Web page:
1- I absolutely loved the reading by Paul Graham. It was straight to the point yet very informative. My key takeaway from all of this would be the quote that he mentioned, “live in the future, and build what seems interesting.” I like how this quote was pretty much birthed from one earlier in his piece that said, “live in the future, then build what’s missing.” As a hopeful future entrepreneur, Graham encourages me to not look for ideas so much, rather I should let them come to me. Don’t’ be so anxious to find the “next big thing”, that I miss out on a very practical and good startup idea. Often times, we can seem to be our own biggest critic, turning down ideas and thoughts of our own, that might actually prove to be useful. Another big thing I learned from this piece, which is closely related to the quotes above, is to turn off all of my filters and just take notice sometimes. It’s so easy to filter out things that aren’t interesting of useful to us, however, sometimes turning off our filter will allow other ideas to flow. And, one of those ideas might just be perfect!

    2- I have read one of Shirky’s books in another class, and similar to my opinion regarding his arguments in that book, I both agree and disagree. I agree that online is not a replacement for print news, and that we should try different things and fail than go back to the way things were. It is evident that the times are changing, newspaper readership is down, and there are less staff in the newsroom. However, he mentions that ANY way of creating news that gets the cost below the income is a good way. I tend to disagree and say, what’s good for the pockets is not always the right fit. I think that change needs to happen, but with the market downsizing and decreasing the way that it is, time is not on our side.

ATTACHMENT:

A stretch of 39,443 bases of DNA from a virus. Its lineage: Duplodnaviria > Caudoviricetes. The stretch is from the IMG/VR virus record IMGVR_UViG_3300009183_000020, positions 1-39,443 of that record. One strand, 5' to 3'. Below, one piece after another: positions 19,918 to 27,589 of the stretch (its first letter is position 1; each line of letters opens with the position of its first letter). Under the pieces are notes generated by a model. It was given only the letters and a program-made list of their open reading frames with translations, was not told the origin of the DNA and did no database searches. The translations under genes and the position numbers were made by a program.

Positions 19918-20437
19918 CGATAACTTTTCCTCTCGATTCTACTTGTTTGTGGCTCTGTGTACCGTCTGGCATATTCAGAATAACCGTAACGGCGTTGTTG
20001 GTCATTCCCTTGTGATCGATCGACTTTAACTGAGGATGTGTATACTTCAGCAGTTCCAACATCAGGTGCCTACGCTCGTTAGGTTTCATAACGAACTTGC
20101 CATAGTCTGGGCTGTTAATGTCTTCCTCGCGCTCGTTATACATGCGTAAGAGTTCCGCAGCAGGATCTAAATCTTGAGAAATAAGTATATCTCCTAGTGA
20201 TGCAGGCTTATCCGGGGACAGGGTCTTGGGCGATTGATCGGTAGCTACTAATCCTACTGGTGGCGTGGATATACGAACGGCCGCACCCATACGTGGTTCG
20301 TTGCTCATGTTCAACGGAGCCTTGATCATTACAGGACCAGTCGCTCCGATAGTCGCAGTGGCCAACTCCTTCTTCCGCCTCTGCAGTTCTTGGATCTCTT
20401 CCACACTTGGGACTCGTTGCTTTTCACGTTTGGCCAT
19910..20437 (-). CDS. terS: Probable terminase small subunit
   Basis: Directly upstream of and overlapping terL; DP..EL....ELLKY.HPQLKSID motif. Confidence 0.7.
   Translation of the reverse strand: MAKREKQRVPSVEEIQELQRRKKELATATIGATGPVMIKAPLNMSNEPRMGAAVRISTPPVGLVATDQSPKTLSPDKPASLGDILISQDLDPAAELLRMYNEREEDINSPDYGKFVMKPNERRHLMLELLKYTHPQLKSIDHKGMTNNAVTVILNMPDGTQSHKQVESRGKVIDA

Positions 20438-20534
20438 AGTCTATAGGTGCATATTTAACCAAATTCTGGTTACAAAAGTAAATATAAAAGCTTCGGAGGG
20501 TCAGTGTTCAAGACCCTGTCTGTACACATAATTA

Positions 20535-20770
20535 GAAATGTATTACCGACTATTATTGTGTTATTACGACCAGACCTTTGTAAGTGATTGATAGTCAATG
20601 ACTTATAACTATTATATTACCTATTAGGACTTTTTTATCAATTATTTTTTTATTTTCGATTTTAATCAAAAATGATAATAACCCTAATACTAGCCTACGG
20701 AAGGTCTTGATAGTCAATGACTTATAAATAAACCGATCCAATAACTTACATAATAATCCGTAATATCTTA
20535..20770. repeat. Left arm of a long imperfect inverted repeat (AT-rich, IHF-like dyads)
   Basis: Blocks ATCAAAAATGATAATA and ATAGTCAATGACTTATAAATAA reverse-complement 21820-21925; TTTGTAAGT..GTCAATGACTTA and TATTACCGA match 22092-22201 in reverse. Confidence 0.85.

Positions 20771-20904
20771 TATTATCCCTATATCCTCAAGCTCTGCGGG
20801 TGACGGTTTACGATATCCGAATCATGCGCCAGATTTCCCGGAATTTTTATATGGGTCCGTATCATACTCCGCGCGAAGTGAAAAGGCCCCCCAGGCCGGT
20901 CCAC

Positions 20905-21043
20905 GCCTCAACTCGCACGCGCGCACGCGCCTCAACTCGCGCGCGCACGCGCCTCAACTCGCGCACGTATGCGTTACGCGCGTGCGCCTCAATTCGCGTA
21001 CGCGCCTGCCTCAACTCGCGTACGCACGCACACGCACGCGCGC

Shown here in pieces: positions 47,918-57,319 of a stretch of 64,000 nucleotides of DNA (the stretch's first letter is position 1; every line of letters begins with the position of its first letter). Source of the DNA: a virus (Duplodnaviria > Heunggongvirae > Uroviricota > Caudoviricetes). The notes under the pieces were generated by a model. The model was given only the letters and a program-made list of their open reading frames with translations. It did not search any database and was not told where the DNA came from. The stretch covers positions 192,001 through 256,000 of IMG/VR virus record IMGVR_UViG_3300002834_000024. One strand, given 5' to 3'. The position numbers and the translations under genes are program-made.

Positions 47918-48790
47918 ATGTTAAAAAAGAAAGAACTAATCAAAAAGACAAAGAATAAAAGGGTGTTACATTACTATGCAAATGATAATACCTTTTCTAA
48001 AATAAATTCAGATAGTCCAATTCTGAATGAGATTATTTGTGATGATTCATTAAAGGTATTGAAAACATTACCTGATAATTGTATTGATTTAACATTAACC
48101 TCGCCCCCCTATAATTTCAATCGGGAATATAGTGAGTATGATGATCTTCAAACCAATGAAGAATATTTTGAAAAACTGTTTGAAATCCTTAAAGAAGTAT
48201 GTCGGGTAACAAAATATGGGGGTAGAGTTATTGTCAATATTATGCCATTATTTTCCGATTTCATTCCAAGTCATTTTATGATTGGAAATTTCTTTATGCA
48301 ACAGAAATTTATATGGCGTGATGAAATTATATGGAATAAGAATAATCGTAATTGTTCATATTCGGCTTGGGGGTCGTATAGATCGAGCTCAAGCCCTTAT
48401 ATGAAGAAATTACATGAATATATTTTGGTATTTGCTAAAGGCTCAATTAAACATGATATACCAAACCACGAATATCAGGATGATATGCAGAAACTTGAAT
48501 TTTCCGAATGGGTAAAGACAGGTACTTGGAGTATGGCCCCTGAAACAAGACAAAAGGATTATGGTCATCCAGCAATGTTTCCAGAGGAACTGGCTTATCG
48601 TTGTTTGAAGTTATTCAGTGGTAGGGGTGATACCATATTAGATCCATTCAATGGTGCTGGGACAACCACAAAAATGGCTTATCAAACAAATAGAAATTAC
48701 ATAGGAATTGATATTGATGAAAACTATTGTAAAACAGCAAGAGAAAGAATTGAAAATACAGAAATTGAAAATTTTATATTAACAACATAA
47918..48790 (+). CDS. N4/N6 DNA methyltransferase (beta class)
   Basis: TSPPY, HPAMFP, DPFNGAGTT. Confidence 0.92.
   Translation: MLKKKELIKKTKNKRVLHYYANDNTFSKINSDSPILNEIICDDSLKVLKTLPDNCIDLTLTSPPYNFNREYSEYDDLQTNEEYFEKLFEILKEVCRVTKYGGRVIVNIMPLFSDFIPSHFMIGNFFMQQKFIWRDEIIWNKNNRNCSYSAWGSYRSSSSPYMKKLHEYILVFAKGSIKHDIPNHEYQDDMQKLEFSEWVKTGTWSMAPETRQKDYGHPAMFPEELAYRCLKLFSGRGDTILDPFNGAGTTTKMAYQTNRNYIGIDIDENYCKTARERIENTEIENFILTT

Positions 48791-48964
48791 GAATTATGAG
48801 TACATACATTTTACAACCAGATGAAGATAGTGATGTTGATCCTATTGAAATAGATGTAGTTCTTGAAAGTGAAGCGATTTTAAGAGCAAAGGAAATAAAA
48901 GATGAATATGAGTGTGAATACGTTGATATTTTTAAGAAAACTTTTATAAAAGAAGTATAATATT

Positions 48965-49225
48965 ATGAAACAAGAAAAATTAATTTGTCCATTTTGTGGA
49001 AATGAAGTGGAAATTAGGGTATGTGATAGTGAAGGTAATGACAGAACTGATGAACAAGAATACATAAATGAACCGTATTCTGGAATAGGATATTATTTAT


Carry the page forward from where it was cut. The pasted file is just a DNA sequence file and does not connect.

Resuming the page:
3- In my field of work, I am unsure how design thinking can be useful. Currently, I am the Associate Center Director for a private learning center for children and adults with special needs. We have about 55 learning centers across the world, so there is always a need to come up with new and innovative ways to keep both clients and our employees happy. Since we are VERY big on customer service and ensuring our clientele remains happy, one of my jobs is to come up with ways to keep our center running smoothly and ensure good quality instruction. Instead of selling products, we offer services. I could see using design thinking when attempting to solve problems that usually occur during the summer (our peak season) and we are forced to hire a large number of new seasonal staff members. Design thinking could be helpful in developing a new tool/strategy to help seasonal staff members feel more comfortable implementing our 1:1 instruction after only 2 weeks of training. Although this could be helpful in the future, I am not too sure it can be known as true design thinking.

    • Carrie Brown says:

      Good, glad you liked the Graham piece.